nherited differences in taste perceptions may help explain why some people eat more salt than recommended, according to preliminary research presented at the American Heart Association's Scientific Sessions 2016.
"Genetic factors that influence taste aren't necessarily obvious to people, but they can impact heart health by influencing the foods they select," said lead author Jennifer Smith, B.S.N., R.N., a Ph.D. student at the University of Kentucky College of Nursing.
Previous research, according to the authors, showed that people who have one of the two most common variants of a gene (TAS2R38) that enhances bitter taste perception are likely to avoid heart-healthy foods with bitter properties, such as broccoli and dark leafy greens. In the current study, researchers sought to determine whether that bitter-enhancing genetic variations would also influence other food choices.
(CNN)There´s no shortage of cool new planes to get excited about in 2016: the narrow-body Bombardier CS100, the next-generation Airbus A350 XWB and the low-riding Boeing 737 MAX.
But there´s nothing like the nostalgic thrill of getting close to some of aviation´s greatest pioneers, from the Bleriot XI that took Louis Bleriot over the English channel in 1909, to the de Havilland Dragon Rapide that carried both General Francisco Franco and Charles de Gaulle on history-changing operations, to the Tupolev Tu-134s that were the workhorses of the Soviet bloc.
Surprisingly, many of history´s most iconic models of plane are still airworthy and even available to fly.
Guest Author: Christian John Lillis,
Executive Director, Peggy Lillis Foundation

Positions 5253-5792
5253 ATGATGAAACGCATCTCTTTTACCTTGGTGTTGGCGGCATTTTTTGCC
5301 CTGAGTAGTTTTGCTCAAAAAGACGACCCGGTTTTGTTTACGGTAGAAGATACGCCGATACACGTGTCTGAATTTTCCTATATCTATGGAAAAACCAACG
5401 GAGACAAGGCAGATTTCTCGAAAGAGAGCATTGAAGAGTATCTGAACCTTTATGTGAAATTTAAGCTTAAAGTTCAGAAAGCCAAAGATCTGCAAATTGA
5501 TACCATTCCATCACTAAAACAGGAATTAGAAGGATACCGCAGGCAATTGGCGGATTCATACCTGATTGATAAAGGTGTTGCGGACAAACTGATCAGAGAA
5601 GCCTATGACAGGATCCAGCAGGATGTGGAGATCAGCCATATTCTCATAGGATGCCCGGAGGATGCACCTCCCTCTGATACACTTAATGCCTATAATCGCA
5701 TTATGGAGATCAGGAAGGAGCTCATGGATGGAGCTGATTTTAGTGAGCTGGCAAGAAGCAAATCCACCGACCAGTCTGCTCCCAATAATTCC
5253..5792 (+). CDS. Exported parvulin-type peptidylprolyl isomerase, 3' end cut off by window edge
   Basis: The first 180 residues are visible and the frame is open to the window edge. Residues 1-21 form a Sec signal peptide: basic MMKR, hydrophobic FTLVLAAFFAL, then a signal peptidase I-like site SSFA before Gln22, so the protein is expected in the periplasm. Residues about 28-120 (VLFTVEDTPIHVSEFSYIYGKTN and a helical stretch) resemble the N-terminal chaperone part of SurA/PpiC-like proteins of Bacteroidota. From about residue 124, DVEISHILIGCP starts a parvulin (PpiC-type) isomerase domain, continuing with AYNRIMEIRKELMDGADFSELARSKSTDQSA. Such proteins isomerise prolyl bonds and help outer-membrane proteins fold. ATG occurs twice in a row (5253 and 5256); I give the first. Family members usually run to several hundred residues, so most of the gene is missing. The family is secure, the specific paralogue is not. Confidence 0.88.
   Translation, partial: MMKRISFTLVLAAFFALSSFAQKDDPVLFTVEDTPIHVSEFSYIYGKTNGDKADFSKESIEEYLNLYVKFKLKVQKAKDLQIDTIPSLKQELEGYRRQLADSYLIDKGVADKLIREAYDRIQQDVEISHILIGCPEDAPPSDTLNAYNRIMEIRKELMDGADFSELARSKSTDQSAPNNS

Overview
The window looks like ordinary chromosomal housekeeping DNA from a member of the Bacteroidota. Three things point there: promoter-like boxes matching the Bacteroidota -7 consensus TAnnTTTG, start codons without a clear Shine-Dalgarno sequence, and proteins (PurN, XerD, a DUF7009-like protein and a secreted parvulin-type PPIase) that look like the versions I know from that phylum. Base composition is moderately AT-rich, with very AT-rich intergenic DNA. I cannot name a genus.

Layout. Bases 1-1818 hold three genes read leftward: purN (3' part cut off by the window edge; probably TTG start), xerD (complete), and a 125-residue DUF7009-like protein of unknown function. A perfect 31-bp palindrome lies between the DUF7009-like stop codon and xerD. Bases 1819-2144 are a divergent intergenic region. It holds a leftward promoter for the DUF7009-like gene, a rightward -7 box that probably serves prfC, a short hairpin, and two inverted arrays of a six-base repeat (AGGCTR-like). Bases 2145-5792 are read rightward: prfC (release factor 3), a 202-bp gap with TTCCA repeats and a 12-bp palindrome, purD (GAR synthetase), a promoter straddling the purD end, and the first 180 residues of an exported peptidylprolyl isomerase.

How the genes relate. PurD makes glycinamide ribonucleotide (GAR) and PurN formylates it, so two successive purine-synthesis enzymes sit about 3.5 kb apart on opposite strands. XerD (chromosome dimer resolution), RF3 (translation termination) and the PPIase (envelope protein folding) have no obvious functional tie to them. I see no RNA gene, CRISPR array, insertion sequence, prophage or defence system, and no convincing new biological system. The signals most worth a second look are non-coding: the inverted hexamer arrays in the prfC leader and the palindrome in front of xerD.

I had scarlet fever when I was six years old. The infection had me in the hospital for a week, while the doctors struggled to diagnose my illness and then managed my treatment with antibiotics. One of my earliest memories is being shaken awake at least twice a night by a large, looming nurse to take another oral dose of antibiotics.
From the mid-nineteenth century through the Second World War, scarlet fever was a significant cause of childhood death causing upwards of 60,000 deaths at the turn of the century. Though death rates were decreasing throughout the 20th century1, it was the discovery and use of antibiotics that made scarlet fever a manageable illness. Luckily for me, by the time I was diagnosed in 1979, the antibiotic penicillin was widely available. My mother took me home following my week-long stay in the hospital.
The aim of this study was to evaluate the effects of newly formulated topical cream of Calendula officinalis extract on the mechanical parameters of the skin by using the cutometer. The Cutometer 580 MPA is a device that is designed to measure the mechanical properties of the skin in response to the application of negative pressure. This non-invasive method can be useful for objective and quantitative investigation of age related changes in skin, skin elasticity, skin fatigue, skin hydration, and evaluation of the effects of cosmetic and antiaging topical products. Two creams (base and formulation) were prepared for the study. Both the creams were applied to the cheeks of 21 healthy human volunteers for a period of eight weeks. Every individual was asked to come on week 1, 2, 3, 4, 5, 6, 7, and 8 and measurements were taken by using Cutometer MPA 580 every week. Different mechanical parameters of the skin measured by the cutometer were; R0, R1, R2, R5, R6, R7, and R8. These were then evaluated statistically to measure the effects produced by these creams. Using ANOVA, and t-test it was found that R0, and R6 were significant (p <0.05) whereas R1, R2, R5, R7, R8 were insignificant (p > 0.05). The instrumental measurements produced by formulation reflected significant improvements in hydration and firmness of skin.